The US House of Representatives has voted to stop the government requiring country of origin labelling on meat, according to the Associated Press.

Congress already had postponed the labelling from its original date of 2004 to September 2006. The House action would stop the Agriculture Department from spending money on the new requirement.
Western ranchers had counted on the labels to help sell their beef, Rep. Stephanie Herseth said. "Instead, the large meatpackers have rallied to kill this program because they don't want American consumers to discover how much meat in the grocery case is actually imported," Herseth said.

Rep. Denny Rehberg, a rancher, said Texas cattle producers are fighting the labels because they do not want shoppers to know that the cattlemen buy cheap Mexican calves to fatten and sell in the US.

"It's time we send a message to those who are standing in the way, and allow us the opportunity to tell the American consumer: born, raised and processed in America means something," said Rehberg.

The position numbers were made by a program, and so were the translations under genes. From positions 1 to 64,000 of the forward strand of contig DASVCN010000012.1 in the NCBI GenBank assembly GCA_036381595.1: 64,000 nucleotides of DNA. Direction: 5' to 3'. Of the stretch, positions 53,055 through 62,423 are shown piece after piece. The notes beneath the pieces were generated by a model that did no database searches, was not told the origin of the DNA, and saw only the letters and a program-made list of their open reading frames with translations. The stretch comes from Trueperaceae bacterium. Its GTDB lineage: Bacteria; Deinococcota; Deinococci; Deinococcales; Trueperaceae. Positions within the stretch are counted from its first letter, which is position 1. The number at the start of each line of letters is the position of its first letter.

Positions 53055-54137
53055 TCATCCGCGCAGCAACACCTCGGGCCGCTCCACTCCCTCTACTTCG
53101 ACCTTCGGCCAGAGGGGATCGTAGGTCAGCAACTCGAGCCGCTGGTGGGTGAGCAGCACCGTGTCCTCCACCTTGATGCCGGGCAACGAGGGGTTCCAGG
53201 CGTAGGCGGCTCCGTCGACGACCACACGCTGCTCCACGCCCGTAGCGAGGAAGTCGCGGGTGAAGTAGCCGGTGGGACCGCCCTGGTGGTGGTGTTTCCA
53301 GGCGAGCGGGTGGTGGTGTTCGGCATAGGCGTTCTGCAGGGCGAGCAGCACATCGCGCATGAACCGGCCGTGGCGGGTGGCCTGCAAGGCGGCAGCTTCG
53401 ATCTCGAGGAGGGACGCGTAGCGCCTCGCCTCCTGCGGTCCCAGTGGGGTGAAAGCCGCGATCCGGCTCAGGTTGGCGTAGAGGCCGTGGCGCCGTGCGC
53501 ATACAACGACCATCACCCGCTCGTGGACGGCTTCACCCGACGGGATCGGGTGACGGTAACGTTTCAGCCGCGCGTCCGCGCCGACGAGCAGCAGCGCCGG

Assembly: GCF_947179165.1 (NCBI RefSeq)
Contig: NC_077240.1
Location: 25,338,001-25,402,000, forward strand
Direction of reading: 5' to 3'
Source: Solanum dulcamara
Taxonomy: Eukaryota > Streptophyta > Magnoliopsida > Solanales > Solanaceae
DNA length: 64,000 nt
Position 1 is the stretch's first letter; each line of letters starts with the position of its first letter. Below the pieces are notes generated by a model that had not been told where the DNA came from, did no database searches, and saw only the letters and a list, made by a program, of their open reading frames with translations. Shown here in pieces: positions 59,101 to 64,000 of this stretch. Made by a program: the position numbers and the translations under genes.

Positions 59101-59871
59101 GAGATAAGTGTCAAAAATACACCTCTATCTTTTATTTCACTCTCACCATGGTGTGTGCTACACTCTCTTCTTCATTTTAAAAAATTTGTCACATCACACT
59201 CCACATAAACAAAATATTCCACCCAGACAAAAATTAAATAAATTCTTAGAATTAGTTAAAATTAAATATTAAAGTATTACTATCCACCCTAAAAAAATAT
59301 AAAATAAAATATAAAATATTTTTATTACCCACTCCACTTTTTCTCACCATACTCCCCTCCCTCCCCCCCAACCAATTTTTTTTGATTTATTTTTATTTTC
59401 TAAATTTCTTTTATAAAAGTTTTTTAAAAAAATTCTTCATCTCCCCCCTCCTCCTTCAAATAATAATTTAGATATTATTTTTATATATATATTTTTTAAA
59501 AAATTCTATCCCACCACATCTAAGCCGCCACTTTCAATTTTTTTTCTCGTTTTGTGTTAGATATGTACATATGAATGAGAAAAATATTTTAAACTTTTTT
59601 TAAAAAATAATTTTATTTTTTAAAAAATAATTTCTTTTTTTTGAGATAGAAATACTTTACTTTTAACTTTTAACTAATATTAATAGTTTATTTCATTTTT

Rehberg tried to amend the bill to let the labelling proceed as planned. The House refused on a 240-187 vote.

Rep. Bob Goodlatte, the House Agriculture Committee chairman, said the labels would do the opposite of what was intended, adding $10 per head of cattle to ranchers' costs. Industry estimates are that it could cost the industry as much as $4 bn in the first year.

"It will make our producers less competitive with foreign meat producers, not more competitive," said Goodlatte

Rep. Henry Bonilla, said labelling will raise beef prices for consumers because stores could be sued for mistakes in labelling. Goodlatte has introduced legislation to repeal the labelling mandate for meat.

Congress passed country-of-origin labelling as part of the 2002 Farm Bill. The delay applies only to meat and meat products; labels went into effect in April for fish and shellfish. The food labels apply to supermarkets and other retail stores but not to restaurants.